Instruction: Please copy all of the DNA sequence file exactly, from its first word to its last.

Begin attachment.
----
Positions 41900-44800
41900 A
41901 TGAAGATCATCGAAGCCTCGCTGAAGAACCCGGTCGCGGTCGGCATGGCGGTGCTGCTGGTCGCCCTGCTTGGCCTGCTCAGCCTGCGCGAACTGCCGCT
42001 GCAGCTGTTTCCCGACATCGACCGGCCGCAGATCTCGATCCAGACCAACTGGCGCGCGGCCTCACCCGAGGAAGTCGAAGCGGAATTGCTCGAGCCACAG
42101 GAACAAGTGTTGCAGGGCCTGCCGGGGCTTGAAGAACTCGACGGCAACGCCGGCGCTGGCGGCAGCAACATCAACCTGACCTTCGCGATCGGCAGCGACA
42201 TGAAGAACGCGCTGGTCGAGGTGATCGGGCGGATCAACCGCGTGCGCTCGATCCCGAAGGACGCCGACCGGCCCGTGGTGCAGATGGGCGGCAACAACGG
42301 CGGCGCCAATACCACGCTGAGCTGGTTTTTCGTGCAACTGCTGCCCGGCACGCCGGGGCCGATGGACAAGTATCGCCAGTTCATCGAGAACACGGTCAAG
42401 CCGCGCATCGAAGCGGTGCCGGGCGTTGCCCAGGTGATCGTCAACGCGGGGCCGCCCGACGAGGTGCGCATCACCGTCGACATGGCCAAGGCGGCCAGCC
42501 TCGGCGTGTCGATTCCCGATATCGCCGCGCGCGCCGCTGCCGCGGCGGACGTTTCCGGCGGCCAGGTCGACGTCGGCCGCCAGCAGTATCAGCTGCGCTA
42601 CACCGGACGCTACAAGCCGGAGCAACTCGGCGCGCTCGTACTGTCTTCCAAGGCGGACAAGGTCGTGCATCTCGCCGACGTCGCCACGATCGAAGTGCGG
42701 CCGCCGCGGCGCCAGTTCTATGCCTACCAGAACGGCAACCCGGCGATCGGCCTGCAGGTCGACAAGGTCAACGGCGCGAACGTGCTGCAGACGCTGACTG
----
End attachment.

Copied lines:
Positions 41900-44800
41900 A
41901 TGAAGATCATCGAAGCCTCGCTGAAGAACCCGGTCGCGGTCGGCATGGCGGTGCTGCTGGTCGCCCTGCTTGGCCTGCTCAGCCTGCGCGAACTGCCGCT
42001 GCAGCTGTTTCCCGACATCGACCGGCCGCAGATCTCGATCCAGACCAACTGGCGCGCGGCCTCACCCGAGGAAGTCGAAGCGGAATTGCTCGAGCCACAG
42101 GAACAAGTGTTGCAGGGCCTGCCGGGGCTTGAAGAACTCGACGGCAACGCCGGCGCTGGCGGCAGCAACATCAACCTGACCTTCGCGATCGGCAGCGACA
42201 TGAAGAACGCGCTGGTCGAGGTGATCGGGCGGATCAACCGCGTGCGCTCGATCCCGAAGGACGCCGACCGGCCCGTGGTGCAGATGGGCGGCAACAACGG
42301 CGGCGCCAATACCACGCTGAGCTGGTTTTTCGTGCAACTGCTGCCCGGCACGCCGGGGCCGATGGACAAGTATCGCCAGTTCATCGAGAACACGGTCAAG
42401 CCGCGCATCGAAGCGGTGCCGGGCGTTGCCCAGGTGATCGTCAACGCGGGGCCGCCCGACGAGGTGCGCATCACCGTCGACATGGCCAAGGCGGCCAGCC
42501 TCGGCGTGTCGATTCCCGATATCGCCGCGCGCGCCGCTGCCGCGGCGGACGTTTCCGGCGGCCAGGTCGACGTCGGCCGCCAGCAGTATCAGCTGCGCTA
42601 CACCGGACGCTACAAGCCGGAGCAACTCGGCGCGCTCGTACTGTCTTCCAAGGCGGACAAGGTCGTGCATCTCGCCGACGTCGCCACGATCGAAGTGCGG
42701 CCGCCGCGGCGCCAGTTCTATGCCTACCAGAACGGCAACCCGGCGATCGGCCTGCAGGTCGACAAGGTCAACGGCGCGAACGTGCTGCAGACGCTGACTG